Every culture has its dominant mythology: a story which explains how the world is, and which provides guidance for living. For a good number of centuries now, Western civilisation has been living according to a myth founded on a belief in humanity’s dominion over nature, along with the relentless pursuit of unending growth.
In a culture founded on such beliefs, it follows that the natural world is no more than a backdrop for human activities, to be exploited. And so wild places have become ‘resources’, and if they cannot be used for human benefit they are not valued. Nature is seen to have little agency of its own; it is empty of purpose or meaning. We have become separate from the world around us; we’ve abandoned our roots in nature and the land.
In Western societies we are seeing more calls for a return to native wisdom – and those of us who have roots in the Celtic nations of western Europe have our own guiding stories, and they are deeply rooted in the heart of our own native landscapes. Rising high up on the heather-covered moorlands of Ireland, Scotland, Wales, Cornwall, the Isle of Man and Brittany, seeping through our bogs, flowing down our streams and into our rivers and out onto the sandy strands of the rock-strewn Atlantic seaboard, are the old stories – stories steeped in sea brine, black and crusty with peat; stories that lie buried beneath our feet, which spring directly out of our own distinctive native landscapes, and which informed the lives of our own ancestors.
Once upon a time, the people of our Celtic nations knew what the indigenous people of other lands knew: that our fate is inseparable from the fate of the land we live on, and the fate of wider Earth. For women particularly, to have a Celtic identity is to inherit a history, literature and mythology in which we are portrayed as playing a unique and critical role in the wellbeing of the Earth and survival of its inhabitants. The Celtic woman who appears in these old tales is the guardian of the land and its animals, the bearer of wisdom, the root of spiritual and moral authority for the tribe.
Irish and Scottish creation stories tell us, for example, that the land was shaped by an old woman: the Cailleach, a fierce protector of animals and wild places. ‘Sovereignty’, a quality of the goddess of the land, was the spirit of the Earth itself, the anima mundi, a deeply ecological force. Her power was paramount, and if the power Sovereignty bestowed was abused, then disaster followed. During the reign of a king favoured by the goddess, the land was fertile and prosperous, and the tribe victorious in war. While there was mutual respect – between the goddess and the king, between the land and the people, nature and culture, feminine and masculine – then all was in harmony and life was filled with abundance. But when the contract was broken, the fertile land became the Wasteland.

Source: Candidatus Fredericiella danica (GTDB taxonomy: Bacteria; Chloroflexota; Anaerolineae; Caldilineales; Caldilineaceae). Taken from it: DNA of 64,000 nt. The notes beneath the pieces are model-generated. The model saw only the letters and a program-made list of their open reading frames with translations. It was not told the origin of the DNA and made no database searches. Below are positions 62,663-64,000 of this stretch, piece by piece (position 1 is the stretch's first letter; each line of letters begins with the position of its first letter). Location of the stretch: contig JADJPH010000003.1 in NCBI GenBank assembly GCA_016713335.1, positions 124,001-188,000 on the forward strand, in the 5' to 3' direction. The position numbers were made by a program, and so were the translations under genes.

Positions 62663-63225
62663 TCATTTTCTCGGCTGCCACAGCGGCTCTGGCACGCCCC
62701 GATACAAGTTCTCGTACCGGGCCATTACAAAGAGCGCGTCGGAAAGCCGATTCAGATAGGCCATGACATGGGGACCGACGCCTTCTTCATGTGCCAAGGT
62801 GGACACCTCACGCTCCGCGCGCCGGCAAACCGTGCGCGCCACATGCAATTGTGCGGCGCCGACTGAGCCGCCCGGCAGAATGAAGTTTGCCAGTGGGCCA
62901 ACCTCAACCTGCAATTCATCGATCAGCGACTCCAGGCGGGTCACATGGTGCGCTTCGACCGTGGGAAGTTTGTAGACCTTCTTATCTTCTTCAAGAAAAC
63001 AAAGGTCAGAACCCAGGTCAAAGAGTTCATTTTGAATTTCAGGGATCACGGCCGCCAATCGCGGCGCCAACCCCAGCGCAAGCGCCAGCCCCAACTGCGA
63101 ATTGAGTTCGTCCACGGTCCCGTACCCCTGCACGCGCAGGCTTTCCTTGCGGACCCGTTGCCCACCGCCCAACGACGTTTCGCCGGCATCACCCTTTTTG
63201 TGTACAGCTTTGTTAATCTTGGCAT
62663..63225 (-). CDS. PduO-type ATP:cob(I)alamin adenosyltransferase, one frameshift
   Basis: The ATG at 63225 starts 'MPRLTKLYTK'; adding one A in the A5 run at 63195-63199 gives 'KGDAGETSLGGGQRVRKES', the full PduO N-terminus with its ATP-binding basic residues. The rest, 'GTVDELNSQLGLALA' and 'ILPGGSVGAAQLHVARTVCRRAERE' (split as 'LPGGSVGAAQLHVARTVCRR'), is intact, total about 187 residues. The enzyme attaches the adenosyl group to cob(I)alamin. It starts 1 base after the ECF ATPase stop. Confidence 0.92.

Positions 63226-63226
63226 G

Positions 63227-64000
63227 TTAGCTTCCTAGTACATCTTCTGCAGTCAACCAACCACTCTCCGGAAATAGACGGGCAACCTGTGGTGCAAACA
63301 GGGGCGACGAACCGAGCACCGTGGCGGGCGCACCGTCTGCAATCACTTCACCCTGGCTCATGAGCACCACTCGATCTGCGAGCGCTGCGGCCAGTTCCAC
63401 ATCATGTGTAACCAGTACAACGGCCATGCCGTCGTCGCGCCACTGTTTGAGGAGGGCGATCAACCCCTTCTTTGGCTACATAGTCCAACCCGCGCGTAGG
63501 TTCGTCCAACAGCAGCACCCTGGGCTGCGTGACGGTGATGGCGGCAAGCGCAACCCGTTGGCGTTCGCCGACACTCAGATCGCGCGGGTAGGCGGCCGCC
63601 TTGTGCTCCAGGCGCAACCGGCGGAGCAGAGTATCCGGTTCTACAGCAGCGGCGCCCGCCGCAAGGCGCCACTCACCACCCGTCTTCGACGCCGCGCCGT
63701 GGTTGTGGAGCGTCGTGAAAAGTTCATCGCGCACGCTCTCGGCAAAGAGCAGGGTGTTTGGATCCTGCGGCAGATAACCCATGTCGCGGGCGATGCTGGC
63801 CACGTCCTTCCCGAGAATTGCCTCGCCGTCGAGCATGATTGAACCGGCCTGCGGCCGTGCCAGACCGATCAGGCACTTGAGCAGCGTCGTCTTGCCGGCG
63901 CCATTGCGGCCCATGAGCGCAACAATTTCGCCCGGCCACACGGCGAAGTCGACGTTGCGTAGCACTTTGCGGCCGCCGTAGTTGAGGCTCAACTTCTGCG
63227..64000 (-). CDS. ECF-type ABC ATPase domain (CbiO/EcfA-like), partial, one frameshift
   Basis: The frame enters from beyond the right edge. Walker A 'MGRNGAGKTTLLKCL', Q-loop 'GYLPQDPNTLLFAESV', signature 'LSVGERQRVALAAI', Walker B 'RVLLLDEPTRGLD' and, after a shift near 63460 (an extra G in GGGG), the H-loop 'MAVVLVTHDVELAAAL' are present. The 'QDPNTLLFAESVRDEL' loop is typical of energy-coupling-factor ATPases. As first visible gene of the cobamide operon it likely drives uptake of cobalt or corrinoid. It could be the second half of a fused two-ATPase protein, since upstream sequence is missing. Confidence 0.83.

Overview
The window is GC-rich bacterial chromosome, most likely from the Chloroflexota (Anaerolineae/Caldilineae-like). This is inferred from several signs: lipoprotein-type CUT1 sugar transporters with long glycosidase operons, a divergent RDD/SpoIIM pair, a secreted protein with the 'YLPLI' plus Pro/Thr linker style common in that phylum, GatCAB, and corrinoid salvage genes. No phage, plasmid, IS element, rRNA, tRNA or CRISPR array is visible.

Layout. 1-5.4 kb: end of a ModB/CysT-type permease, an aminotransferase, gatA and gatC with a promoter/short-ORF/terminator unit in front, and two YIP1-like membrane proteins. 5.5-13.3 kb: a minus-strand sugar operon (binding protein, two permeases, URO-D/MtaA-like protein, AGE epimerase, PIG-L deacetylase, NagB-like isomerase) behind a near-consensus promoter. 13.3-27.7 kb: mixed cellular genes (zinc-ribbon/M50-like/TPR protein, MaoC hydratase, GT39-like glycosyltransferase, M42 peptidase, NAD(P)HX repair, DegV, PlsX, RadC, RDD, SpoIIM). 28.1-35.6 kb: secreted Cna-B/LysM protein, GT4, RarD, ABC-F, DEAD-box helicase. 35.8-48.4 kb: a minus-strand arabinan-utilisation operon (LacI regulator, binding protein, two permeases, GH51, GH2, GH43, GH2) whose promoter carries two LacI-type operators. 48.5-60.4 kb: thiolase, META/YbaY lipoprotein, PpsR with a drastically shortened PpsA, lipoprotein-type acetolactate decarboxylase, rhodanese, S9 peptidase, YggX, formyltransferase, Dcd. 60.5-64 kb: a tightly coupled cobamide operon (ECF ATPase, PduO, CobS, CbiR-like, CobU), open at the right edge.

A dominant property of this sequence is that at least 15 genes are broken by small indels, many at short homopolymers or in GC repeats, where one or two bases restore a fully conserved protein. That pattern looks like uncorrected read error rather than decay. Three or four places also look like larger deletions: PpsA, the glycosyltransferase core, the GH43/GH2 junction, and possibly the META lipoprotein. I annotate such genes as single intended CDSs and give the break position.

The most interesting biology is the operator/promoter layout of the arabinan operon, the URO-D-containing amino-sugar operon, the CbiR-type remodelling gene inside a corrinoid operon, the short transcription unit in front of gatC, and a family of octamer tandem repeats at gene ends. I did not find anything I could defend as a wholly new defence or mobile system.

Once, these stories show us, we were native to our places; once, we belonged. There are even words for it. In Irish, dúchas; in Scottish Gaelic, dùthchas; in Welsh, cynefin. These words express a sense of belonging to place, to a certain area of land; they express a sense of rootedness, by ancient lineage and ancestry, in the community which has responsibility for that place. This is the way our ancestors lived – but now, that sense of deep rooting in the Earth that those of us in these Western lands once had is all but dead.
I want to make it live again, and the stories can show us the way. The old stories, the ones in which the Earth is sacred. The day of the Heroic quest is over, with its all-conquering, dragon-slaying Hero saving the world one sword-stroke at a time. The Journey we need now is not a journey of active, world-beating individualism, it is a journey of collective re-enchantment. It doesn’t take place in our heads: it takes us out of our heads and weaves us back into the shimmering web of life. The Heroine’s Journey for these times is above all, an Eco-Heroine’s Journey: a journey back to the ground of our own belonging in the world, and the regrowth of the roots that nourish it. It’s a revolution of belonging: it’s time to become native to our places again.
Join award-winning writer, psychologist and mythologist Sharon Blackie in the course Place, Identity and Belonging, as she reminds us that the landscapes we live in shape who we are. When we map the places and surroundings we’ve lived in we can see our formative influences more clearly. As you enter into conversation with your place and its spirits, you can develop a sense of belonging to the land you live in. Learn more here.
To learn more about the intertwining of psyche and nature, listen to Robert Romanyshyn’s soulful lecture Inner Journeys in the Outer World or explore an alternative model of consciousness, one embracing a nature-based-symbolic attitude that reconnects us with our roots in nature, conjoining mind, soul, and cosmos, with Melanie Starr Costello in the course Bridges To Wholeness.
Dr. Sharon Blackie is an award-winning writer, psychologist and mythologist. Her highly acclaimed books, courses, lectures and workshops are focused on the development of the mythic imagination, and on the relevance of myths, fairy tales and folk traditions to the personal, cultural and environmental problems we face today.More Posts by Sharon Blackie